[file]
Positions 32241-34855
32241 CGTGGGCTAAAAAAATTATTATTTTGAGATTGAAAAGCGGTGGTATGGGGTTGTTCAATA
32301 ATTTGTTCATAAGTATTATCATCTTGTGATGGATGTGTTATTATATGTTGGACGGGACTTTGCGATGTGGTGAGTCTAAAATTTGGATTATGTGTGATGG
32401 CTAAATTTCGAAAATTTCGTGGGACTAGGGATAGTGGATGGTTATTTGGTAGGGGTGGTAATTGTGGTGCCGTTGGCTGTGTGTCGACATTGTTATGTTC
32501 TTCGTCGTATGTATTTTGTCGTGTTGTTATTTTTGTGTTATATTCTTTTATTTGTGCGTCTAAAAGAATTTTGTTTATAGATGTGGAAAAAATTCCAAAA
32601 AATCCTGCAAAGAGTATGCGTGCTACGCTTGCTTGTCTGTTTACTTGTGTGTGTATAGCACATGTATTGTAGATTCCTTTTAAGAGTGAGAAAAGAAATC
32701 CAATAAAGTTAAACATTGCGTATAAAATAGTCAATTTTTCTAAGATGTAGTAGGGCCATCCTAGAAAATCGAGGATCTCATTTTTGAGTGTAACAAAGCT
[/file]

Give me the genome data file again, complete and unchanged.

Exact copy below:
Positions 32241-34855
32241 CGTGGGCTAAAAAAATTATTATTTTGAGATTGAAAAGCGGTGGTATGGGGTTGTTCAATA
32301 ATTTGTTCATAAGTATTATCATCTTGTGATGGATGTGTTATTATATGTTGGACGGGACTTTGCGATGTGGTGAGTCTAAAATTTGGATTATGTGTGATGG
32401 CTAAATTTCGAAAATTTCGTGGGACTAGGGATAGTGGATGGTTATTTGGTAGGGGTGGTAATTGTGGTGCCGTTGGCTGTGTGTCGACATTGTTATGTTC
32501 TTCGTCGTATGTATTTTGTCGTGTTGTTATTTTTGTGTTATATTCTTTTATTTGTGCGTCTAAAAGAATTTTGTTTATAGATGTGGAAAAAATTCCAAAA
32601 AATCCTGCAAAGAGTATGCGTGCTACGCTTGCTTGTCTGTTTACTTGTGTGTGTATAGCACATGTATTGTAGATTCCTTTTAAGAGTGAGAAAAGAAATC
32701 CAATAAAGTTAAACATTGCGTATAAAATAGTCAATTTTTCTAAGATGTAGTAGGGCCATCCTAGAAAATCGAGGATCTCATTTTTGAGTGTAACAAAGCT